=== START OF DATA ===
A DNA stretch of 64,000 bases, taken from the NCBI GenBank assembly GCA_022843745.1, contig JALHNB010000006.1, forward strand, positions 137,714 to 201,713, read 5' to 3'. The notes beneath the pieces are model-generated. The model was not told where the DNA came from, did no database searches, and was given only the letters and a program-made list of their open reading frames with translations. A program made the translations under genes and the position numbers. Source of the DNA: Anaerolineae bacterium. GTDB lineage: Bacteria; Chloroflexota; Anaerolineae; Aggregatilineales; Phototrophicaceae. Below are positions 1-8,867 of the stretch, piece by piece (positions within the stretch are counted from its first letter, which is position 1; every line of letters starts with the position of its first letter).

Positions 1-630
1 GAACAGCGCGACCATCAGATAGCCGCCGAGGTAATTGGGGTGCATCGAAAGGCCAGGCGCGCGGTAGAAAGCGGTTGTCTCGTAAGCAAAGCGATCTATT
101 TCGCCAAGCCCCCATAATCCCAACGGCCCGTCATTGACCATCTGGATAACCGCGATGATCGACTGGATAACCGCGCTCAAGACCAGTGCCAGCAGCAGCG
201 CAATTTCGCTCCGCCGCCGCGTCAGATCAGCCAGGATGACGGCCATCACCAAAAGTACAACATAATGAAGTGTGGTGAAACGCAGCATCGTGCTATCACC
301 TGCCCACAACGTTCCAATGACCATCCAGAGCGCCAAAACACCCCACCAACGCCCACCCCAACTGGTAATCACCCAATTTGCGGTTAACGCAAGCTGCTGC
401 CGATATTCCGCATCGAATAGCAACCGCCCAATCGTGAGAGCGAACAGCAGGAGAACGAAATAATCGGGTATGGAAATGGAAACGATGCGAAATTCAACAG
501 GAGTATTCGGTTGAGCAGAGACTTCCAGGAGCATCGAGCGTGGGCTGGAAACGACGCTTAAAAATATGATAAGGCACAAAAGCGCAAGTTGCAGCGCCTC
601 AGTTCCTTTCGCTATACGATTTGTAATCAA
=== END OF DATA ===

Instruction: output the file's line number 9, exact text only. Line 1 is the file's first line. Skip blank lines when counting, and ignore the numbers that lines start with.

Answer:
601 AGTTCCTTTCGCTATACGATTTGTAATCAA